In standard on what “beauty” is. Which makes

In the Bluest Eye, Toni
Morrison writes a story about Pecola, a young African American and the
struggles she faces through-out the novel facing issues including society’s
standard of ‘beauty’ of a young black woman in the late 1940s. The main theme
portrayed in this novel is beauty. In the Bluest Eye, the upper class creates a
standard on what “beauty” is. Which makes society questions whether they fit
the standard of ‘beauty’ or not. In the novel, the standards of beauty are
being advertised through media outlets, like television and even magazines. The
Bluest Eye demonstrates what society’s idea of what beauty was in the 1940s.

            In the novel, beauty affects almost every character’s
self-esteem because of the media outlets definition on what beauty is during
the 1940s. In the section Autumn, stated on page 20, “Adults, older girls, shops,
magazines, newspapers, window signs—all the world had agreed that a blue-eyed,
yellow-haired, pink-skinned doll was what every girl child treasured.” This is
an example on what the epitome of beauty is that the media has created. The
outlook Claudia sees on the ideal beauty standards shows the struggles she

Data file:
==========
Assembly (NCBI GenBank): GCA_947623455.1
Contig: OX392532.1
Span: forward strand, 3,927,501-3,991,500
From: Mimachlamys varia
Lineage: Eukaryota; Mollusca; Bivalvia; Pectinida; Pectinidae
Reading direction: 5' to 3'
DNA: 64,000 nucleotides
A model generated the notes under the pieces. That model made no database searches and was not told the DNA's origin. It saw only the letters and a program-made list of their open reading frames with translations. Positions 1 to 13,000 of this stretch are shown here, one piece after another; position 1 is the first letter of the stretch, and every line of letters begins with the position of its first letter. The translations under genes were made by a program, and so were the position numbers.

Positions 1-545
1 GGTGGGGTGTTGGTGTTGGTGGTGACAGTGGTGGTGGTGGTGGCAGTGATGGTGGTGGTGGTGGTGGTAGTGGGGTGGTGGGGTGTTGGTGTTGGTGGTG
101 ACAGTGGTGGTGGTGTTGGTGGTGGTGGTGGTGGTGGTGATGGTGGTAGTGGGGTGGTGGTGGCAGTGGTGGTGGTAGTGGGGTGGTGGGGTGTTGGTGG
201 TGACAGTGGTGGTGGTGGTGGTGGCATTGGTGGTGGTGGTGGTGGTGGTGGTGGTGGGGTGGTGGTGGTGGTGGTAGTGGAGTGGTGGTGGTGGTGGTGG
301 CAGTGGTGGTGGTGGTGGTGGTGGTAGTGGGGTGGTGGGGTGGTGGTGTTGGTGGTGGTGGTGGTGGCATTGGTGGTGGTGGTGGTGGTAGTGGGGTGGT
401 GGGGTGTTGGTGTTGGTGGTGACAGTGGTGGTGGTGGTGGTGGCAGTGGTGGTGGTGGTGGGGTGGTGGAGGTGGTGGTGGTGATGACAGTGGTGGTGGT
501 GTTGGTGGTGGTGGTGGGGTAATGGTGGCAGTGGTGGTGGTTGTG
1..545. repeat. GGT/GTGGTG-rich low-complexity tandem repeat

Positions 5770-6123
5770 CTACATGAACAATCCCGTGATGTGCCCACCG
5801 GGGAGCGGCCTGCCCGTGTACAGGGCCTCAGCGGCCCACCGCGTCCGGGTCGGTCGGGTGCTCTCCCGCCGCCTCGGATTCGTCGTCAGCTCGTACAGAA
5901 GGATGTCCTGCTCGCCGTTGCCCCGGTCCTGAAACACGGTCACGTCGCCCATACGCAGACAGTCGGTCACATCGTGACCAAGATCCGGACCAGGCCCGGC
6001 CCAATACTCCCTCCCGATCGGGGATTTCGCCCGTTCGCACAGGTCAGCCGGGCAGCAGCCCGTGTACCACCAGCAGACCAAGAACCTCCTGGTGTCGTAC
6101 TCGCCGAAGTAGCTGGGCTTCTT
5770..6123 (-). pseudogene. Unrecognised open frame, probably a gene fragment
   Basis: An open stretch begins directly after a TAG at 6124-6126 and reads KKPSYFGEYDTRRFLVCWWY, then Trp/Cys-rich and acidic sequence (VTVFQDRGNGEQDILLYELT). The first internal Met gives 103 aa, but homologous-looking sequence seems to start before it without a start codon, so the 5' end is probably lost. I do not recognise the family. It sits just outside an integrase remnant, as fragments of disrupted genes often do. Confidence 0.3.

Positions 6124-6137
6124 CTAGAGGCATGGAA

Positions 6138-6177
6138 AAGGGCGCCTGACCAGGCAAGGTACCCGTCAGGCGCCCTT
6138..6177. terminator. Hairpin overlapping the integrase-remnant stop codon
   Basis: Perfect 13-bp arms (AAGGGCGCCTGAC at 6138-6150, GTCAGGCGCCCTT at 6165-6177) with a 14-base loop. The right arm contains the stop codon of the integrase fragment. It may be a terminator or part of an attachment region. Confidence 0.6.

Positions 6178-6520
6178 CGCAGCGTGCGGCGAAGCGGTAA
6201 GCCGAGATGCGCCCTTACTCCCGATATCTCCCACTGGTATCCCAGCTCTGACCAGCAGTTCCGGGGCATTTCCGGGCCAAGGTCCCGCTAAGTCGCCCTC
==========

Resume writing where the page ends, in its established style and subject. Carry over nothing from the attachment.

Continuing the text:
endures of idolizing the idea of beauty, even though it will not change
anything. Toni Morrison uses imagery to describe society’s ideal version of
beauty by saying that all girls ever wanted was “a blue-eyed, yellow-haired,
pink-skinned doll” that every girl would treasure. This ties to the theme of
beauty standards because, due to the expectations that society gives off, every
girl wants to be the perfect ‘blue eyed, yellow haired, pink skinned’ girl.

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            Based on what the definition of what beauty is in the
1940s, African Americans lack attractiveness. “Except for the father, Cholly,
whose ugliness (the result of despair, dissipation, and violence directed
toward petty things and weak people) was behavior, the rest of the family—Mrs.
Breedlove, Sammy Breedlove, and Pecola Breedlove—wore their ugliness, put it
on, so to speak, although it did not belong to them” (38). Pauline, who is
Pecola’s mother, tries to mimic what she thinks is categorized as society’s
ideal form of beauty shown through media outlets. However, she discovers that
society’s ideal form of beauty is unreachable because of her different
features, hair, and skin. In the novel, African Americans define beauty of the “white
supreme” culture and those who match the ideal standards of beauty, similar to
Maureen Peal. Communities such as Maureen Peal, who was a light skinned, rich
girl, isolated the rest of society who did not match the ideals of beauty, like
Pecola.

            Additionally, Mrs. Breedlove accepts the fact that her
daughter, Pecola is ugly, so Geraldine curses her because of her blackness. The
belief that ugliness within people different of society’s view on beauty is
shown early in the novel with Mrs. Breedlove’s family. “You looked at them and